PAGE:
Westport seventh-grader raises $26,000 for cochlear implant research

Matthew Reiser

Matthew Reiser

contributed photo

A seventh-grader at Bedford Middle School recently raised $26,000 for cochlear implant research during his bar mizvah celebration at Temple Israel.

Matthew Reiser, having used a cochlear implant since age four to offset profound hearing loss since birth, asked family and friends to donate to the NYU Cochlear Implant Center instead of giving gifts to him, according to a news release from his family. The center, which recently unveiled a donor plaque in Reiser's honor, will use the funds to develop waterproof and more durable technology for the implants, the release states.

A cochlear implant is a small, electronic device that can help provide a sense of sound to a person who is profoundly deaf or severely hard-of-hearing, according to the National Institute on Deafness and Other Communication Disorders. The device consists of an external portion that sits behind the ear and a second portion that is surgically placed under the skin.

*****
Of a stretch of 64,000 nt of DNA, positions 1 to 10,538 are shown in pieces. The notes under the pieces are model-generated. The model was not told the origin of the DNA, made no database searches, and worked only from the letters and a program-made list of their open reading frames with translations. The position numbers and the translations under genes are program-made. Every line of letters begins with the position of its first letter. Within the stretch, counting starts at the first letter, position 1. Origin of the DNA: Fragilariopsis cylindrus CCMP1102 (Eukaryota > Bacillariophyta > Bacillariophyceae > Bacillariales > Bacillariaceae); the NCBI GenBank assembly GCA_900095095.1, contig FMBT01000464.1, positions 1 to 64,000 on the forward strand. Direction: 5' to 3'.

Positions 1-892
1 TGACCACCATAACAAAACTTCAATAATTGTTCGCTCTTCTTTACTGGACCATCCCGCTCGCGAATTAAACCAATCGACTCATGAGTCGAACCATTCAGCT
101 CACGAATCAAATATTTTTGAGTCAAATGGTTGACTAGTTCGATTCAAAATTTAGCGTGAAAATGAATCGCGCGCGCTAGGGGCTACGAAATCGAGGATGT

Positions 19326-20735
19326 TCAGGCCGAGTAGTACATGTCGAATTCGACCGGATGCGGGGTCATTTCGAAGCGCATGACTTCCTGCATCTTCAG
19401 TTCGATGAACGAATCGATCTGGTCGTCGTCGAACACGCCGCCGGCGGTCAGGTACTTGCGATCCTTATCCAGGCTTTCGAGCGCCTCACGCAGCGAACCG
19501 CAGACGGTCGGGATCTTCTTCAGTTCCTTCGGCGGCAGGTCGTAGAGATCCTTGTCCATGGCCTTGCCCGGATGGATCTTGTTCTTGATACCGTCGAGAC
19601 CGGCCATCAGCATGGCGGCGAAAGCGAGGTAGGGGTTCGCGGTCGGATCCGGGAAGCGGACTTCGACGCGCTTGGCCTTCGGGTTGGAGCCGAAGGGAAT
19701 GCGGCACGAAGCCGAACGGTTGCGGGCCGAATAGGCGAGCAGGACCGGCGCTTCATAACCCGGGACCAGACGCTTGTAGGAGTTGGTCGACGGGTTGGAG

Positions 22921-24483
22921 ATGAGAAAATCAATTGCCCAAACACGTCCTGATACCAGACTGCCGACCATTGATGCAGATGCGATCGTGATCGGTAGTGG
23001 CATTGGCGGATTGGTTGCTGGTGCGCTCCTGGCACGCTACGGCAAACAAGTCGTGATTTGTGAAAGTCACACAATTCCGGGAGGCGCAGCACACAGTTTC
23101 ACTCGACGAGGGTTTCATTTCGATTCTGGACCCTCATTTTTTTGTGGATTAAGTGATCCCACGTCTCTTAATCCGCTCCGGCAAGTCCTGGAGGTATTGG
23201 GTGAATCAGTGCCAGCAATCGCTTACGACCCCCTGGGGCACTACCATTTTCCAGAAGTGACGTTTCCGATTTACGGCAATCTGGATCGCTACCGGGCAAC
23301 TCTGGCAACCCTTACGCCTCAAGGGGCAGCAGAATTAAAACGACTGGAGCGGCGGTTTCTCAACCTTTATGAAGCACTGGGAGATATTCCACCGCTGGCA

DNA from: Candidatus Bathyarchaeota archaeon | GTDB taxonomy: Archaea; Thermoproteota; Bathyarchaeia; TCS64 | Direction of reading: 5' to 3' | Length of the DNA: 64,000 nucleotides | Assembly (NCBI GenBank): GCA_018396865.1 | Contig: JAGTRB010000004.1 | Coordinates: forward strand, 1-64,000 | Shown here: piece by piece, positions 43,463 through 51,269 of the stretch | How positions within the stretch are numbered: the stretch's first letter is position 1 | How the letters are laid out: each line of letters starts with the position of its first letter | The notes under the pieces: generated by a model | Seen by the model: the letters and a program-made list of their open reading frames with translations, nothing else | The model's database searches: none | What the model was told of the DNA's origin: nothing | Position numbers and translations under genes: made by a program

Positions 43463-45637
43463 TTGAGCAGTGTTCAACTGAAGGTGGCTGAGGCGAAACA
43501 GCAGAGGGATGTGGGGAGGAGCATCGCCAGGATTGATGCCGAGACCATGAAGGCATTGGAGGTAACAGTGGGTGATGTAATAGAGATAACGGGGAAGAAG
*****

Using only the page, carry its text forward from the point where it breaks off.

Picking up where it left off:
An implant does not restore normal hearing but can give a deaf person a useful representation of sounds in the environment and help him or her to understand speech, according to the institute.

Further donations may be made by check payable to NYU Langone Medical Center with "Matthew Reiser's Bar Mitzvah" in the memo section and mailed to Melissa Halbridge, Associate Director of Development, NYU Langone Medical Center, One Park Avenue, 17th Floor, New York, NY 10016.